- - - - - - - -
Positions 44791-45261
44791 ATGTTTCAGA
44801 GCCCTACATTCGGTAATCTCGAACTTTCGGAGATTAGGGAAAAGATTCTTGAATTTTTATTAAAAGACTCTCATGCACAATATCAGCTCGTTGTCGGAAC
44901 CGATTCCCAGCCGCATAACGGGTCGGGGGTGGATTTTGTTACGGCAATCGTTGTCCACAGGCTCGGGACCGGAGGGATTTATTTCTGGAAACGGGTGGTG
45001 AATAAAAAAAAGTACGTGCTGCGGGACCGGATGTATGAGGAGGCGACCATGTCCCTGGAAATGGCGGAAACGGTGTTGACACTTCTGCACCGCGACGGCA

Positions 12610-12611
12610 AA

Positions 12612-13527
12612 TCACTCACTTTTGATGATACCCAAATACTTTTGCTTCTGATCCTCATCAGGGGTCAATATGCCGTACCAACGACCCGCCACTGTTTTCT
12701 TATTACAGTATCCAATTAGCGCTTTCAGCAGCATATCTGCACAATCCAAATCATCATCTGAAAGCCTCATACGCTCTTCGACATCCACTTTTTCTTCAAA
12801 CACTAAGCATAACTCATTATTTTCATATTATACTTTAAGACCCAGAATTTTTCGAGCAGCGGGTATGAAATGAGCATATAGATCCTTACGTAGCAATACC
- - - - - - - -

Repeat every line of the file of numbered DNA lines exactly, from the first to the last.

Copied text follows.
Positions 44791-45261
44791 ATGTTTCAGA
44801 GCCCTACATTCGGTAATCTCGAACTTTCGGAGATTAGGGAAAAGATTCTTGAATTTTTATTAAAAGACTCTCATGCACAATATCAGCTCGTTGTCGGAAC
44901 CGATTCCCAGCCGCATAACGGGTCGGGGGTGGATTTTGTTACGGCAATCGTTGTCCACAGGCTCGGGACCGGAGGGATTTATTTCTGGAAACGGGTGGTG
45001 AATAAAAAAAAGTACGTGCTGCGGGACCGGATGTATGAGGAGGCGACCATGTCCCTGGAAATGGCGGAAACGGTGTTGACACTTCTGCACCGCGACGGCA

Positions 12610-12611
12610 AA

Positions 12612-13527
12612 TCACTCACTTTTGATGATACCCAAATACTTTTGCTTCTGATCCTCATCAGGGGTCAATATGCCGTACCAACGACCCGCCACTGTTTTCT
12701 TATTACAGTATCCAATTAGCGCTTTCAGCAGCATATCTGCACAATCCAAATCATCATCTGAAAGCCTCATACGCTCTTCGACATCCACTTTTTCTTCAAA
12801 CACTAAGCATAACTCATTATTTTCATATTATACTTTAAGACCCAGAATTTTTCGAGCAGCGGGTATGAAATGAGCATATAGATCCTTACGTAGCAATACC